Atrial fibrillation Healthy Living

Cycling Wed: Alcohol and the risk of arrhythmia. New post up at

Greetings from Munich Germany.

Today was the last day of the European Society of Cardiology Congress. I had a great time, learned a ton and met an amazing group of medical journalists from

On the last day, I decided to attend a bit ‘softer’ session. Provocatively titled, A drinker, rather than a smoker, is at risk for atrial fibrillation, the Japanese researcher presented intriguing information on the association of drinking alcohol and atrial fibrillation.

You can view my thoughts on the matter over at Trials and Fibrillations on


It’s oh so ironic that you can buy beer, wine and some sort of hot dog-on-steroids right in the middle of the convention–at 1030 in the morning.

Beer stand at ESC 2012

“This is normal?”

The young German lady serving the happy delegates answers my inquiry with a grin.


3 replies on “Cycling Wed: Alcohol and the risk of arrhythmia. New post up at”

As an afib patient (ablation 9 months ago), I have a theory based on personal experience. People generally smoke on a fairly consistent basis throughout the day, while drinking generally takes place only at the end. One of my afib triggers tended to be lack of consistency, whether it was food, drink or exercise. Another observation is that alcohol relaxes muscles; could there be a “kickback” effect on the heart muscle after the alcohol wears off triggering afib. Also, your anecdotal experience you counted as weak evidence–from a patient’s perspective, I say it is right on the mark.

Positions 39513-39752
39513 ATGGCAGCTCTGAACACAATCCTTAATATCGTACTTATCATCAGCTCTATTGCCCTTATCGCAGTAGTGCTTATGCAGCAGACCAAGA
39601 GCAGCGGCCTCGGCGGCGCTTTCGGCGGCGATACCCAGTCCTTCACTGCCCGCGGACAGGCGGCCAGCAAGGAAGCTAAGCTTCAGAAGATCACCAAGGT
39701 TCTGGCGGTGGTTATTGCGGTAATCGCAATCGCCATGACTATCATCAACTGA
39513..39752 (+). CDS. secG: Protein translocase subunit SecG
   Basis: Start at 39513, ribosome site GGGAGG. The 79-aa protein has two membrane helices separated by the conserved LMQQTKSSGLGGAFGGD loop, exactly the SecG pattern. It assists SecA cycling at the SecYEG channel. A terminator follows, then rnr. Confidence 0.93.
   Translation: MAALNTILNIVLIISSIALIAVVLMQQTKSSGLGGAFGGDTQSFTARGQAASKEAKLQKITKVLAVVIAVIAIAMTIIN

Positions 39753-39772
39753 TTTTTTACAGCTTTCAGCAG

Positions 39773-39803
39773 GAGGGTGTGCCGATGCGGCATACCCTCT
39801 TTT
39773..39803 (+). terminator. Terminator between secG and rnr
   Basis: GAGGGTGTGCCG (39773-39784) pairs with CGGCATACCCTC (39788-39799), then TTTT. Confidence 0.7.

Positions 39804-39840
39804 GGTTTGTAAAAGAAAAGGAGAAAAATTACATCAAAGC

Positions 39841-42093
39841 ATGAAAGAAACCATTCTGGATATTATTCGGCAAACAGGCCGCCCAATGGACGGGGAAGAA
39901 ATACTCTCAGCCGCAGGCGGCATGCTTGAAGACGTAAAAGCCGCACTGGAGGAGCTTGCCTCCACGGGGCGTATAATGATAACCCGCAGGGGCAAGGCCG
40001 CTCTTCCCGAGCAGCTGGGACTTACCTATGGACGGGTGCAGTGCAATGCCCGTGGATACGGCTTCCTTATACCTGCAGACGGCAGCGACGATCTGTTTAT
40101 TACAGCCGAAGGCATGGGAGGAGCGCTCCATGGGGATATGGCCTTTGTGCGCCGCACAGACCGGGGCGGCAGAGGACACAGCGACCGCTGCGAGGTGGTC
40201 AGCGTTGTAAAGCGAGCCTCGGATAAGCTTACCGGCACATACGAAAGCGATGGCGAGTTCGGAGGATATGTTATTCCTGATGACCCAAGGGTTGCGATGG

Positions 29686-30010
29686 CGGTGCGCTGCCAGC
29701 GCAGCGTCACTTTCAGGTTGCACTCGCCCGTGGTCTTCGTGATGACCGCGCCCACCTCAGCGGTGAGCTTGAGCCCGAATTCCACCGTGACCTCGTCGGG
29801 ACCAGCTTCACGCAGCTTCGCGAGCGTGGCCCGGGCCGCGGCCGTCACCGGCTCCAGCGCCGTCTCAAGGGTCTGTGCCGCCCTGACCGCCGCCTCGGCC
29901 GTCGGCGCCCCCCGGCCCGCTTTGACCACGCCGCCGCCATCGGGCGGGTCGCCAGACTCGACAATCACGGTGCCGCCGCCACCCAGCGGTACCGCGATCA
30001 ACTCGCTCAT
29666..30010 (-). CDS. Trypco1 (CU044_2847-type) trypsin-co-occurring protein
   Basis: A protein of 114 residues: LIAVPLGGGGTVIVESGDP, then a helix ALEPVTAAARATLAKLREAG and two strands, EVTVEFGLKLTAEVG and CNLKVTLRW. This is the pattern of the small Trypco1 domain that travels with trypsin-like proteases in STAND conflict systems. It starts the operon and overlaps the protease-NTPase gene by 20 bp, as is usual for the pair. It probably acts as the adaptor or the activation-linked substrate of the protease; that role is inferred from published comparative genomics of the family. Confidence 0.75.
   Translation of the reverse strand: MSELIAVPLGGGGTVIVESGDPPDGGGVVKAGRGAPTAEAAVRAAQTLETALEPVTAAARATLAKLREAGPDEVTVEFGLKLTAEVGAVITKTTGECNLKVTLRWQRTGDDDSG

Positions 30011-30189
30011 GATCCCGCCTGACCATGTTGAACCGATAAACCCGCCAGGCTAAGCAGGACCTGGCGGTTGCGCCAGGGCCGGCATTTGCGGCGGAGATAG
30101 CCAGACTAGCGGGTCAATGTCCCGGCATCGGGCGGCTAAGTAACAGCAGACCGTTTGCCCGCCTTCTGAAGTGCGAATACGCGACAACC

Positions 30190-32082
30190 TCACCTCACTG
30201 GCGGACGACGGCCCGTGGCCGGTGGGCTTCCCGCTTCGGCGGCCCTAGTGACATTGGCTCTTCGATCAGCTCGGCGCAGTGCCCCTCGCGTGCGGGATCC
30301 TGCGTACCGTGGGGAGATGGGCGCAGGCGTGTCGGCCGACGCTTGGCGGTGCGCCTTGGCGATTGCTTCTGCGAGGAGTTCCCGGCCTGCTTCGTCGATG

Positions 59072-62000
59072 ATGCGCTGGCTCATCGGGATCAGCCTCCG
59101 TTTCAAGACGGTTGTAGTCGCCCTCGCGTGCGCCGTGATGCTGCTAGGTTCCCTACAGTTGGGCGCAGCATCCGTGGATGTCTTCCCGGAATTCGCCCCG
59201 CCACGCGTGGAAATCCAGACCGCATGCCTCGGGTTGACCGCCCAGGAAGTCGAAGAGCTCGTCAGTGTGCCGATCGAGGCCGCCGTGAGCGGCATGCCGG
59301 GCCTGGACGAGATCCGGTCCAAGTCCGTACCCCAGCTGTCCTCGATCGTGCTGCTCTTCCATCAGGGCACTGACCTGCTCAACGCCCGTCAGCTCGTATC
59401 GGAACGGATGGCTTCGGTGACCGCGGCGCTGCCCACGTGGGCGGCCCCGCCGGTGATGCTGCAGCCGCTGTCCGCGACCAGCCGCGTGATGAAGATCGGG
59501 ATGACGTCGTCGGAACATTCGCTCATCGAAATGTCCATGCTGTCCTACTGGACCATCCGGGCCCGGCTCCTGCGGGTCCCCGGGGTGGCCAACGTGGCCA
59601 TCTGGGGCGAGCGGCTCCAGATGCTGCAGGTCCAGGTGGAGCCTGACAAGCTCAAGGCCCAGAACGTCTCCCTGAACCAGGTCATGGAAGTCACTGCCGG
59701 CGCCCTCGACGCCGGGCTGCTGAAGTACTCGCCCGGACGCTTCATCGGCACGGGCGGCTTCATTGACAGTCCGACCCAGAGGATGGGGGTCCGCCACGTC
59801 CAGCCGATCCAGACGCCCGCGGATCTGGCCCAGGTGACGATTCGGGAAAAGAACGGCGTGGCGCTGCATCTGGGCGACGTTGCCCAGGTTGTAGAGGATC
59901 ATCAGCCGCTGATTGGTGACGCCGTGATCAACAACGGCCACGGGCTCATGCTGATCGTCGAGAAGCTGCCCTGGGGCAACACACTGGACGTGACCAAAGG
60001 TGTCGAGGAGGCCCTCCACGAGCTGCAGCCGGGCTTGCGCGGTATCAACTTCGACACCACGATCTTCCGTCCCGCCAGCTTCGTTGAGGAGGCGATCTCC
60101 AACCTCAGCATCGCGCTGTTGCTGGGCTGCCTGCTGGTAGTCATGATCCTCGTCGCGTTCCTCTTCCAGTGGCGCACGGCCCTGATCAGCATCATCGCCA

When we drove around Germany we were stunned at the beer consumption as well as that of saturated fats. How do their stats compare to Americans? Do they have more or less afib?

One thing I have learned as a patient is that medical science doesn’t really know what causes atrial fibrillation. There are some correlations such as age, hypertension, alcohol consumption etc. but causal links seem hard to come by. My case presented after a kidney stone attack (my first and, I hope, my last), but I don’t know if that was a coincidence.

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